The next thing that struck me is that India lacks any accountability system for its schools and teachers.  Kids take one high-stakes test in 10th grade for admissions into what we would call junior college in 11-12th grades.  Other than that, no one has any idea who is doing good work and who is not, except by observation.  As you might imagine, that causes all kinds of dysfunction, because schools which try to innovate are criticized for their lack of conformity, without any way to prove that their results are better.  The affordable schools in particular suffer in this world of unaccountability, because of course they don't look like schools should.  They have awful facilities, poorly trained teachers and enormous class sizes.  So without any accountability system, it's a reasonable reaction to say they should all be shut down!

Finally, just as in the United States, lawmakers really like to make laws!  In India, a new law called the Right to Education act makes the first pass at trying to provide equal opportunity for all Indians in school.  Unfortunately, as we saw in the United States, governments love to regulate inputs and process, while outputs are scary because of the accountability aspects.  So with all good intentions, the government has started to mandate things like what kind of school facility a student should have, the credentials of teachers, class size, etc. with no mention of student learning.  We have seen this play before in the United States.  These kind of input/process regulations show no correlation with student success, but are very effective at driving up costs or driving schools out of business.  That is already showing signs in the affordable schools, making them less affordable.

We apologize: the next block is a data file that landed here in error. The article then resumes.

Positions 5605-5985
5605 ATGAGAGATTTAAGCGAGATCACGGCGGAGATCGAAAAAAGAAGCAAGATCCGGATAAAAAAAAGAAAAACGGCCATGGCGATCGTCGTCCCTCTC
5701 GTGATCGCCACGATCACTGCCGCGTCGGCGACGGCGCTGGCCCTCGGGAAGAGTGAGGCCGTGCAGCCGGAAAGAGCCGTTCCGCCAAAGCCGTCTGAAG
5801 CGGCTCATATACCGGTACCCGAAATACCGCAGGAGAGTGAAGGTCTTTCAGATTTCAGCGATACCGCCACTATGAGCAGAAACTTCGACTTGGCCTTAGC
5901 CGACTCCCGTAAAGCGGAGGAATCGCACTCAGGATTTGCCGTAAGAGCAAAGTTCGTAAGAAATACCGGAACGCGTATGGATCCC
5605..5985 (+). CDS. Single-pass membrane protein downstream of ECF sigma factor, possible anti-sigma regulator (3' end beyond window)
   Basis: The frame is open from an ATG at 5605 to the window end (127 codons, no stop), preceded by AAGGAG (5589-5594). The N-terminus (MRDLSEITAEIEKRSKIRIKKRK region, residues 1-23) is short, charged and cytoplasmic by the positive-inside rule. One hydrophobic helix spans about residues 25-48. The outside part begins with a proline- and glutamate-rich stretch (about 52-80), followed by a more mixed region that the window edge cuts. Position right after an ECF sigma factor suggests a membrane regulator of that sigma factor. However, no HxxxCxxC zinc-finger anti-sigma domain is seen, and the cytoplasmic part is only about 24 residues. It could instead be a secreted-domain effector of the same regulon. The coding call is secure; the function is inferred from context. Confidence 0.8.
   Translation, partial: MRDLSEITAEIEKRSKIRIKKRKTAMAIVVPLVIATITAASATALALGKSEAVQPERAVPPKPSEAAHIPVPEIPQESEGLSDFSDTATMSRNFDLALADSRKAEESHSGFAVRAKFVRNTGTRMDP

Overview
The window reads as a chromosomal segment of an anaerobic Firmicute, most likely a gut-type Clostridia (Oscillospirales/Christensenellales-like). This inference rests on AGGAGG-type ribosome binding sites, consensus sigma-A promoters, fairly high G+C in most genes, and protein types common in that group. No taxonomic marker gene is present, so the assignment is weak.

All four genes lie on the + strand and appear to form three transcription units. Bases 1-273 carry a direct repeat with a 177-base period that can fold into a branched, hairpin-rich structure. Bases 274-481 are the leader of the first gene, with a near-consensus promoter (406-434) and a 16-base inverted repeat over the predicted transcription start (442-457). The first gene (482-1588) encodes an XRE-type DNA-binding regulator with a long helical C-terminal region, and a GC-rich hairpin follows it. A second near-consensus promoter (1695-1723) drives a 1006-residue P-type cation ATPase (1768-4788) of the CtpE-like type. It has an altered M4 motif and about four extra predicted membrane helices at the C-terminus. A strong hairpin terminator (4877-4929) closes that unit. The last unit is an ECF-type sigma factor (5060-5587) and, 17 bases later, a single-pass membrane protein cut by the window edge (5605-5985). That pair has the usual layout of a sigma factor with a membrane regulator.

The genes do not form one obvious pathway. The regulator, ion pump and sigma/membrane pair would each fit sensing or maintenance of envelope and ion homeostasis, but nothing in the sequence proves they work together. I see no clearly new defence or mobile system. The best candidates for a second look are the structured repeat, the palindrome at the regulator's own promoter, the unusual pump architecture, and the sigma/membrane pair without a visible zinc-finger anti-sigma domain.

The final experience I will talk about in this series is the use of technology.  As with U.S. schools, strategic use of technology in education is incredibly low.  To the credit of education technology entrepreneurs in India, they have convinced schools that they need smart boards and other incremental technology successfully.  However, the actual student-focused use of technology has been minimal to date.

Overall, my trip to India was mind-blowing both in terms of the size of the problem, but also in terms of the energy and urgency which Indians feel to create a great education system.  It was refreshing for someone who spends most of their time in the U.S. being attacked for feeling too much urgency!


  1. Thanks for sharing your reflections on the India trip. We've also been in touch with Ashish recently, thinking about the higher ed opportunity in India. Some initial thoughts here:

  2. John, it was great to meet you, and thanks for this quite insightful perspective on Indian education as seen from the outside! I do fear the aspirational spend on education is time sensitive. I.e. People are quite willing to trust, and to use proxies for quality (such as smart boards). However if we are unable to demonstrate that any of these inputs or education spend is ultimately producing outcomes, then it will take us even longer to convince our customers that education itself has meaning. All the more reason to focus on accountability.